What to Know
- In cross-country skiing, competitors propel themselves across the snow wearing skinny skies and with the aid of poles
- Cross-country skiing has been an event at the Olympic Winter Games since their inception in 1924
- Norway's Marit Bjoergen has 10 career Winter Olympic medals, tied with two others as the most decorated female Winter Olympian ever
Marit Bjoergen is heading to the Winter Games in South Korea looking for a three-peat of her three-peat.
Bjoergen, the most successful women's cross-country skier in history, has won three gold medals in each of the past two Winter Games and will be looking to make it three in a row when the Pyeongchang Olympics begin this week.
Bjoergen has won 10 medals overall, tied with Raisa Smetanina and Stefania Belmondo as the most decorated female Winter Olympian ever.
Behind Bjoergen, Norway won 11 medals overall in cross-country at the Sochi Games in 2014 — including five gold — to tie the country's record. The Norwegian team once again looks like the team to beat despite losing one of its top athletes to a doping ban.
"They are the traditional powerhouse in our sport," said Jeff Ellis with the International Ski Federation. "They know how to get ready on time for the Olympics, which is a big deal. They are one of those nations."
Things to know about the sport entering the Pyeongchang Olympics:
U.S. & World
WHAT IS IT
Cross-country skiing is a competition where skiers rely on their own locomotion to move themselves across snow-covered terrain — some flat, some hilly — wearing skinny skies and with the aid of poles. Cross-country skiing has been an event at the Winter Olympic Games since their inception in 1924 in Chamonix, France.
WHAT THEY'RE COMPETING FOR
There are six men's and six women's cross-country events at this year's Winter Games. The men compete in the 15-kilometer classic, 30-kilometer skiathlon, sprint free, team sprint, 50-kilometer mass free start and 4x10 kilometer relay. The women compete in the 10-kilometer classic, 15-kilometer skiathlon, sprint free, team sprint, 30-kilometer mass start and 4x5 kilometer relay.
Dario Cologna from Switzerland is considered one of the favorites to bring home some hardware after winning gold medals in the 15-kilometer classic and the 30-kilometer skiathlon in Sochi four years ago. The 31-year-old Cologna, known as "Super Dario," passed Sweden's Marcus Hellner on the final climb and went on to win a tightly contested 30-kilometer skiathlon. Cologna remains at the top of his game, winning his fourth Tour de Ski Championship to start the new year. On the women's side, Bjoergen could be challenged for medals by teammates Heidi Weng and Ingvild Flugstad and Sweden's Charlotte Kalla.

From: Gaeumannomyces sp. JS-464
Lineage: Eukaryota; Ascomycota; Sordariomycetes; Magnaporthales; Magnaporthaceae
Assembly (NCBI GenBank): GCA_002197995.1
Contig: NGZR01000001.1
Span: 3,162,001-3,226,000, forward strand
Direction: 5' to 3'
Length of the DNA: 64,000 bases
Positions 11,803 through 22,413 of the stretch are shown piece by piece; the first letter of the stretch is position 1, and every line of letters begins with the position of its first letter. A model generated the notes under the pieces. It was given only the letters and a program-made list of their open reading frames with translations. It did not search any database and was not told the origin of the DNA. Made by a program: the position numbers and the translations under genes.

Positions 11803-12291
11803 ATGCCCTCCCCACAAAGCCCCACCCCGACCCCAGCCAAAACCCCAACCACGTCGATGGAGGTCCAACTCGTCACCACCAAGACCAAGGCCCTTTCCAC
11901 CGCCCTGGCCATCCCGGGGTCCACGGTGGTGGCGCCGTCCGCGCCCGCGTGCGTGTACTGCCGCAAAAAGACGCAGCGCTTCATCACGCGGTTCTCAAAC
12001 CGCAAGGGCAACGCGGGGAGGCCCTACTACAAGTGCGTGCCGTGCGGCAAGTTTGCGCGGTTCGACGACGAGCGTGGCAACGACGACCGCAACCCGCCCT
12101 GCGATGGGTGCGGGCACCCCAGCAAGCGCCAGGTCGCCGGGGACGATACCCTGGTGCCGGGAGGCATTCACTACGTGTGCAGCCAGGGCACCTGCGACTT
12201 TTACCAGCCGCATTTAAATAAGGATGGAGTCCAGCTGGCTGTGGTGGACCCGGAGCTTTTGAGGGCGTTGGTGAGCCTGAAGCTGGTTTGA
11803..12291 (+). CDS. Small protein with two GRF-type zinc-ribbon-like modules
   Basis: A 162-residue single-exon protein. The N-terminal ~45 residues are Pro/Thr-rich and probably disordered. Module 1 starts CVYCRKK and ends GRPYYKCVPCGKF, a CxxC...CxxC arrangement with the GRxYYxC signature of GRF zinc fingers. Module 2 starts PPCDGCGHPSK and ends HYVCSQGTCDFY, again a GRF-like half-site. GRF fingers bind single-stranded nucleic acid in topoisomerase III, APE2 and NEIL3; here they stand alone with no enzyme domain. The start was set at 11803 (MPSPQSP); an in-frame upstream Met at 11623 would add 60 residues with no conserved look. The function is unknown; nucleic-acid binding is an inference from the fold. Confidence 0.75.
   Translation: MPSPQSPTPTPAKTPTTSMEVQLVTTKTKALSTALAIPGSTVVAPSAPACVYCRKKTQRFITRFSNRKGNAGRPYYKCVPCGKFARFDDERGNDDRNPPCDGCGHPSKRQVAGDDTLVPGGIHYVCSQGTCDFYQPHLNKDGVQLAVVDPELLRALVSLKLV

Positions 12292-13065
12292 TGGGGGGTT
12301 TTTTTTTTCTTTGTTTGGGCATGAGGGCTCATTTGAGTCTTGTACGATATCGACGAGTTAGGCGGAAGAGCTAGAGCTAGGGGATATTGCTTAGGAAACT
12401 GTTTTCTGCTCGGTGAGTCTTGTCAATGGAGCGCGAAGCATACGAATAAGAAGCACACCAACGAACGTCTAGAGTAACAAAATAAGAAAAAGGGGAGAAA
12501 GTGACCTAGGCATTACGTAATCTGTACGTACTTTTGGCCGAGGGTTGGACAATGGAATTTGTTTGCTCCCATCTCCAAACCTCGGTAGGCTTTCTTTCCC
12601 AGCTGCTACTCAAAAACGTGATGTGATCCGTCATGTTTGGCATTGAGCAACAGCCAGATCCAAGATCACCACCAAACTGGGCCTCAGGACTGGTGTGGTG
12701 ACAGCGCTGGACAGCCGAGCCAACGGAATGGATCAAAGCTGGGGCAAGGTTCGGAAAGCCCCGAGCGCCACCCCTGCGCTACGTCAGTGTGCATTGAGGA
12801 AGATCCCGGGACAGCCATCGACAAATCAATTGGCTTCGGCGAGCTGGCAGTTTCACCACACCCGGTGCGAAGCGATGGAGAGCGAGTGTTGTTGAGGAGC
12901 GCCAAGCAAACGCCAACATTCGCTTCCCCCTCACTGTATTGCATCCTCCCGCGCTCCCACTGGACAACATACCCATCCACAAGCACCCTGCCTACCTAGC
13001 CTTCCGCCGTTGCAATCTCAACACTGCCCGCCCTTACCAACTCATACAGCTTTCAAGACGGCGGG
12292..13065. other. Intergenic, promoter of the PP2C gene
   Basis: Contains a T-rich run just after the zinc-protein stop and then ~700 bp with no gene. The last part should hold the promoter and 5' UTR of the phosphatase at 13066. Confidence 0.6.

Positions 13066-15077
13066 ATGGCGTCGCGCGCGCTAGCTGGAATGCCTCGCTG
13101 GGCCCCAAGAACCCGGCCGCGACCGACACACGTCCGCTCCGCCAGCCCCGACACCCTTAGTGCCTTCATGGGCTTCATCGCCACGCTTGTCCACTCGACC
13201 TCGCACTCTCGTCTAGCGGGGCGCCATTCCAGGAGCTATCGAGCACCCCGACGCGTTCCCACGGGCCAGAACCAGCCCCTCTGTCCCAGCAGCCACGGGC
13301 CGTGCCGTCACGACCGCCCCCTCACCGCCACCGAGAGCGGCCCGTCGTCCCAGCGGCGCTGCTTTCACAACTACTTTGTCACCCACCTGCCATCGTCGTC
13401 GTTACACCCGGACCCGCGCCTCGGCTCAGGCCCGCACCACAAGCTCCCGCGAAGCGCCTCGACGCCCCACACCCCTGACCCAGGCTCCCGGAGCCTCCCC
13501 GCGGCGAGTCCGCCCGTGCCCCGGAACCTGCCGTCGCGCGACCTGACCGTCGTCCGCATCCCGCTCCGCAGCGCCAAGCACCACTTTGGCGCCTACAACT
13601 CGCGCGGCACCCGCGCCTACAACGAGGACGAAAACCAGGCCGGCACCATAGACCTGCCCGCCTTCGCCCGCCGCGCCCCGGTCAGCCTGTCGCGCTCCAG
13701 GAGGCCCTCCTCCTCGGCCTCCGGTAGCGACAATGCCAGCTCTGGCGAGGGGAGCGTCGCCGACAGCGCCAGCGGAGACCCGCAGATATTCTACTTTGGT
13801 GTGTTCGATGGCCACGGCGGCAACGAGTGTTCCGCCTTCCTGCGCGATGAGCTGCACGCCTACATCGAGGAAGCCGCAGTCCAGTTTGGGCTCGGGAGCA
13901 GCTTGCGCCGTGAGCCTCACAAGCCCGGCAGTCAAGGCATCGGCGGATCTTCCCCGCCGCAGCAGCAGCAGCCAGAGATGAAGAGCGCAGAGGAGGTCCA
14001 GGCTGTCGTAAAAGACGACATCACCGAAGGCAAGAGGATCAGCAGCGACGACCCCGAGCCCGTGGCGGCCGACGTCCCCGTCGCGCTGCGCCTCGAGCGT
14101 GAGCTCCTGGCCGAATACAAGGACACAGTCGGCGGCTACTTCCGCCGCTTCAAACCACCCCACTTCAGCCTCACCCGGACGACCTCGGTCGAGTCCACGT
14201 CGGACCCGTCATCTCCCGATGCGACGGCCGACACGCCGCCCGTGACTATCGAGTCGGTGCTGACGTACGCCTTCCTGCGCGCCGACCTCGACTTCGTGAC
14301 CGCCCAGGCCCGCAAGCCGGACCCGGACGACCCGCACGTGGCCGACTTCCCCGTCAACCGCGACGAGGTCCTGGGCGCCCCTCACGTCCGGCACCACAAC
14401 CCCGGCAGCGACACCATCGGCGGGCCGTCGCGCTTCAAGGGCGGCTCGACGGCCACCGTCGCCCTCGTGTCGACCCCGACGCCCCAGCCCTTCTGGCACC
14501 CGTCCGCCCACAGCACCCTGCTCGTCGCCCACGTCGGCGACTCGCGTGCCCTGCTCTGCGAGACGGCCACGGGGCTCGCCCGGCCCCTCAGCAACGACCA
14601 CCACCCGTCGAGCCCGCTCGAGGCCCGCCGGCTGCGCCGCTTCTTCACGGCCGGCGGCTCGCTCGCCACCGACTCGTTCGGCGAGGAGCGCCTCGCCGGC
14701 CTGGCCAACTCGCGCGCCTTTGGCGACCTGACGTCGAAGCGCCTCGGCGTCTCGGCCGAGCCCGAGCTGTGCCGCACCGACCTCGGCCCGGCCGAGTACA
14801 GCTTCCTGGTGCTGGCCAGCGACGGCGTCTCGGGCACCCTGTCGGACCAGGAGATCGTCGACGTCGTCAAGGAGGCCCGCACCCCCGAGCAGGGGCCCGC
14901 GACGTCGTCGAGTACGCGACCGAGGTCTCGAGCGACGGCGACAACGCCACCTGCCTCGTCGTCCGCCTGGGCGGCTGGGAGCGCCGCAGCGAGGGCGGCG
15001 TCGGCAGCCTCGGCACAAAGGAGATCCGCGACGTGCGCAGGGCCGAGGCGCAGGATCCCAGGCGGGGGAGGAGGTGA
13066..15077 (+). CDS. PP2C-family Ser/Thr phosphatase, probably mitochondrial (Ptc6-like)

RUSSIANS WAITING GAME
It's still unclear if Russian gold medal winner Alexander Legkov will be competing in Pyeongchang. He was of 28 Russians whose doping ban was overturned recently by the Court of Arbitration for Sport. If Legkov is cleared to participate this week he will be a name to watch.
Expect some fireworks in the women's 4x5 kilometer relay following an edge-of-your-seat finish in 2014 in which Charlotte Kalla fought back from 25 seconds down on the final leg to win the gold medal for the Swedish team. Surely, Finnish and German skiers haven't forgotten their epic meltdown on the final leg and will be looking for a bit of revenge. Kalla has spent most of her career in Bjoergen's shadow, but could be ready for a breakout Olympics.
Norway's Johannes Hoesflot Klaebo is one of the rising stars of men's cross-country skiing. Just 21, he won seven of nine World Cup races before Christmas and is expected to be a threat in Pyeongchang. For the women, Kalla was atop the World Cup leaderboard before Christmas before taking time off — as many of the top Olympians do — to begin focusing on South Korea. Also, keep a close eye on Weng, who recently won her second straight Tour de Ski title on Alpe Cermis and figures to be a factor.
The Americans don't have a great history with cross-country skiing — they have only won one Olympic medal in the sport's history — but Jessie Diggins might be the country's best hope. The fun-loving Diggins is the most decorated U.S. cross-country skier, male or female, in world championship history. She is third in the world in cross-country standings, according to the International Ski Federation.
Former Olympic champion Therese Johaug is barred from racing until mid-April following a doping ban. The 29-year-old star from Norway tested positive for an anabolic agent listed in the contents of a treatment for sunburn, and a Court of Arbitration for Sport panel announced last August an 18-month ban was "appropriate."
Norway's Ola Vigen Hattestadand won gold in Sochi in the sprint free event and is capable of bettering his time in Pyeongchang. For the women, Poland's Justyna Kowalczyk, who won the 10-kilometer classic in Sochi, could be a factor. Former Tour de Ski champion Sergey Ustiugov from Russia is expected to medal at Pyeongchang, too.
Pita Taufatofua, the shirtless, oiled-up flag-bearing taekwondo competitor from Tonga who turned heads at the Summer Games in Rio two years ago is now trying his hand at being a cross-country skier. He has qualified for the Pyeongchang Olympics in his final attempt and will represent the tropical nation that knows no snow. Although it's hard to imagine him shirtless and oiled up in sub-freezing temperatures at the Winter Games.
WHERE IT HAPPENS
The cross-country events will be held at the Alpensia Cross-Country Centre, which is located in the Pyeongchang Mountain Cluster.